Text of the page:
III Taste Receptor Cells

    IV Olfactory Receptor Cells


    Chapter 40. Infrared Sensory Organs

    I Summary

    II Introduction

    III Nature of the Stimulus: What is Infrared (IR) Radiation?

    IV Infrared-Sensitive Pit Organs in Snakes


    Chapter 41. Electroreceptors and Magnetoreceptors

    I Summary

    II Introduction

    III Ampullary Electroreceptors

    IV Tuberous Electroreceptors


    Section VI Muscle and Other Contractile Systems

    Chapter 42. Skeletal Muscle Excitability

    I Summary

    II Introduction

    III General Overview of Electrogenesis of the Action Potential

    IV Ion Channel Activation and Inactivation

    V Slow Delayed Rectifier K+ Current

    VI Mechanisms of Repolarization

    VII ATP-Dependent K+ Channels

    VIII Electrogenesis of Depolarizing Afterpotentials

    IX Ca2+-Dependent Slow Action Potentials

    X Developmental Changes in Membrane Properties

    XI Electrogenic Na+-K+ Pump Stimulation

    XII Slow Fibers

    XIII Conduction of the Action Potential

    XIV Excitation Delivery to Fiber Interior by Conduction into the T-Tubular System


    AII More Information on KATP Channels

    AIII Further Evidence that the T-Tubules Fire Na+-Dependent APS

    AIV Propagation Velocity in a Passive Cable

    AV Evidence for T-Tubule Communication with the SR across the Triadic Junction under Some Conditions

    AVI Invertebrate Striated Muscle Fibers


    Chapter 43. Cardiac Action Potentials

    I Summary

    II Introduction

    III Resting Membrane Potential

    IV Currents During the Action Potential Phases

    V Additional Currents Contributing to the Action Potential

    VI Regional Differences in Action Potentials

    VII Automaticity

    VIII Channelopathies


    Chapter 44. Smooth Muscle Excitability

    I Introduction

    II Determination of Resting Membrane Potential in SMCS

    III Potassium Channels

    IV Voltage-Dependent Calcium Channels

    V Transient Receptor Potential (TRP) Channels

    VI Excitation of Gastrointestinal SMCS

    VII Airway Smooth Muscle

    VIII Concluding Remarks



    Chapter 45. Excitation—Contraction Coupling in Skeletal Muscle

    I Summary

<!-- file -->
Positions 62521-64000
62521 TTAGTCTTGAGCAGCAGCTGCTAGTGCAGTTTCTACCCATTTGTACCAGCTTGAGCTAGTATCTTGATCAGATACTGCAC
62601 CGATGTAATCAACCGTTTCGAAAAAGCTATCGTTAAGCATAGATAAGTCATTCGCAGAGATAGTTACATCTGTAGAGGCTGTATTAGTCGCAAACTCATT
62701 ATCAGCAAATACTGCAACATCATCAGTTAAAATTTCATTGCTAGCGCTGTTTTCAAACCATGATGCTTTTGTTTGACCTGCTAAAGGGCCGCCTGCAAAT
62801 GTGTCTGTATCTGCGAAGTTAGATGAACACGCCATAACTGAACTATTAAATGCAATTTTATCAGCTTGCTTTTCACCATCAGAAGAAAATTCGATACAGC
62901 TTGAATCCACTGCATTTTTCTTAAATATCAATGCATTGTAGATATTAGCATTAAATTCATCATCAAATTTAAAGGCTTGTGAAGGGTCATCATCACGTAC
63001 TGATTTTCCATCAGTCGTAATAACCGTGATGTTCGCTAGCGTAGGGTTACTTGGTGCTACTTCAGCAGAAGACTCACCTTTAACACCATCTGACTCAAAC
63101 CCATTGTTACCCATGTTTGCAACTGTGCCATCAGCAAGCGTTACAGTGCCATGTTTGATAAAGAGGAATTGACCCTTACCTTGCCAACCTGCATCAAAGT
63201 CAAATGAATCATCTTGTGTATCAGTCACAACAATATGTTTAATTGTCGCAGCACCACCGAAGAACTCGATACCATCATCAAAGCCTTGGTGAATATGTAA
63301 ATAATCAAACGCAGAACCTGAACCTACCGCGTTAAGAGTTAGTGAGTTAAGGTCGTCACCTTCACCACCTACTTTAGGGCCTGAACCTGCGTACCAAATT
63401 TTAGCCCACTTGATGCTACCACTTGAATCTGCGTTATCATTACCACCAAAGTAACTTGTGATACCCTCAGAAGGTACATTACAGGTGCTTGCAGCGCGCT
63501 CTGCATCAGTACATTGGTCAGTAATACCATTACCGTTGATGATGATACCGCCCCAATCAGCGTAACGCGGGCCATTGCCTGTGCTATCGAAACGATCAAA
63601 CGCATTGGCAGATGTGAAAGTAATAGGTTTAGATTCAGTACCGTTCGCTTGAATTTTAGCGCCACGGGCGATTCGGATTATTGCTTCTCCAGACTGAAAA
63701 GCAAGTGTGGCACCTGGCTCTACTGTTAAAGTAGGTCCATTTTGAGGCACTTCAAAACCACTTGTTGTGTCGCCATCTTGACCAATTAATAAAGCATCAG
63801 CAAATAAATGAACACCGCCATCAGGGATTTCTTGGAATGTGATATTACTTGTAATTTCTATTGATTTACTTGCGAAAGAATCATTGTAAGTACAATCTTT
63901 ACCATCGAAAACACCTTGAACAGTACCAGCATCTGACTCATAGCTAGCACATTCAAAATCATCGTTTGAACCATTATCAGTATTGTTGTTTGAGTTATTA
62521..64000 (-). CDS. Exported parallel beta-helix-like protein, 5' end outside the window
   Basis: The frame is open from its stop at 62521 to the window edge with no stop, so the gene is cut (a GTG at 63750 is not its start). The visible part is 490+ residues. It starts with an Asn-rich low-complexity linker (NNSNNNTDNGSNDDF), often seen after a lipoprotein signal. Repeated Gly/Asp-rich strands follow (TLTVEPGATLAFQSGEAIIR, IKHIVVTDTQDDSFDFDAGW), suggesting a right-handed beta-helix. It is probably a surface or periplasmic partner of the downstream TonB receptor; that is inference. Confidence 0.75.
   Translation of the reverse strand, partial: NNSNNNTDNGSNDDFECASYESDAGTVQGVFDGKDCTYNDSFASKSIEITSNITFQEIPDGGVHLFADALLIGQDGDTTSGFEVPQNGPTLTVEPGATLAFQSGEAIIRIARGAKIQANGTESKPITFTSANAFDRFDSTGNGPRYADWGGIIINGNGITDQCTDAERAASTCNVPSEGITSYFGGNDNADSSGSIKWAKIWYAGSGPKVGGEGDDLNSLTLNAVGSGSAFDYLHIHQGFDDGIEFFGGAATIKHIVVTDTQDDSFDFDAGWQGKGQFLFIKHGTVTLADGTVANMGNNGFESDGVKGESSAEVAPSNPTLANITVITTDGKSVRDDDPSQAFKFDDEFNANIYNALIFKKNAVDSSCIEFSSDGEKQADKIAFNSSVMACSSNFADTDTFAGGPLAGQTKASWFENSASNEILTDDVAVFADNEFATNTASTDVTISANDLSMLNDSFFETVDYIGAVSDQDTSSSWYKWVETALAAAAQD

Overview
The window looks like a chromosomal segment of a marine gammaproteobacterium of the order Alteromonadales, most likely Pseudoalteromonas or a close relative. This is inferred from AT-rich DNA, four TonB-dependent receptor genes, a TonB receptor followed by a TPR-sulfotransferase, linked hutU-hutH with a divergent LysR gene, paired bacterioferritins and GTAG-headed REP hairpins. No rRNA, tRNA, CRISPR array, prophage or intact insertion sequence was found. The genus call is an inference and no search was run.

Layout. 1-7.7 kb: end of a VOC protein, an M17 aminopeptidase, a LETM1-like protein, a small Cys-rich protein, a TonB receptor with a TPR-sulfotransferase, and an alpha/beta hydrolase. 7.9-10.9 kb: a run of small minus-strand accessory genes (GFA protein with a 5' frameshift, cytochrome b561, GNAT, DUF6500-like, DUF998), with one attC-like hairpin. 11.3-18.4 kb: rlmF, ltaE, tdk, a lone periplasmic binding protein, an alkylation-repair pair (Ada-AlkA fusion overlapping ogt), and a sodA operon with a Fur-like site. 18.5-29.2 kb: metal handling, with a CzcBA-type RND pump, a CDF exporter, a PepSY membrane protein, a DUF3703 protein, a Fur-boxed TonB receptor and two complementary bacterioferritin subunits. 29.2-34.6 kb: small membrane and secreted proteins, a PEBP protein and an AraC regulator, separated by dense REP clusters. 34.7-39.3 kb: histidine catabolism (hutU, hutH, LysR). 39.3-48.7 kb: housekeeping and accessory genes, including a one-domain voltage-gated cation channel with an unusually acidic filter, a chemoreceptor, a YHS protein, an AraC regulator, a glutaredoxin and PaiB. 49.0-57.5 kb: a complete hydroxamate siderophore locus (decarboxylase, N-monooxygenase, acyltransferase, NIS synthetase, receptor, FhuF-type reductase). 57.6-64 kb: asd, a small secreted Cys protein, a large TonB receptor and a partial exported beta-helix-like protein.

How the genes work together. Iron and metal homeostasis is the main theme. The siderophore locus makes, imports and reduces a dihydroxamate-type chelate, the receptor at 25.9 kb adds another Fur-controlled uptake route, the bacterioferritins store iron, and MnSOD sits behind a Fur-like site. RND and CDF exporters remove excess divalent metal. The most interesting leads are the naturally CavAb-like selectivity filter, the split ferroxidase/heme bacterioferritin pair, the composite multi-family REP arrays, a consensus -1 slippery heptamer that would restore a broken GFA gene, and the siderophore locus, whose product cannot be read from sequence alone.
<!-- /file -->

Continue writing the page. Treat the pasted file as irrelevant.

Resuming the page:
II Introduction

    III Overview of EC Coupling

    IV Speed of Skeletal Muscle Activation

    V Membrane Architecture of EC Coupling

    VI The DHPR Protein

    VII The Ryanodine Receptor

    VIII Physiological Interactions Between the DHPR and RyR1



    Chapter 46. Contraction of Muscles

    I Summary

    II Introduction

    III The Mechanisms of Force Production and Shortening: Muscle Mechanics

    IV Muscle Energetics

    V Muscle Metabolism

    VI Comparative Mechanochemical Function


    Chapter 47. Flagella, Cilia, Actin- and Centrin-based Movement

    I Introduction

    II Bacterial flagella

    III Cilia

    IV Non-Muscle Actin

    V Biological Springs

    VI Cannons

    VII A Few Lessons Learned


    Chapter 48. Electrocytes of Electric Fish

    I Summary

    II Introduction

    III Anatomy of Electrophorus and Mechanism of the Electrical Discharge

    IV Electrocyte Membrane Electrophysiology

    V Comparative Physiology of Electrophorus and Torpedo – Models for Mammalian Excitable Cells


    Section VII Protozoa and Bacteria

    Chapter 49. Physiological Adaptations of Protists

    I Introduction: Terminology and Phylogeny

    II Biophysical Constraints of Scale: the Example of Filter-Feeding

    III Nutrition and Excretion

    IV Energetic Adaptations: Mitochondria and their Relatives

    V Sensory Adaptations, Membrane Potentials and Ion Channels

    VI Incorporation of Physiological Units from Other Cells

    VII Structures with Unknown Functions

    VIII Coordinated Protistan Responses to Gravity and to Gradients of Oxygen and Light: an Example from Physiological Ecology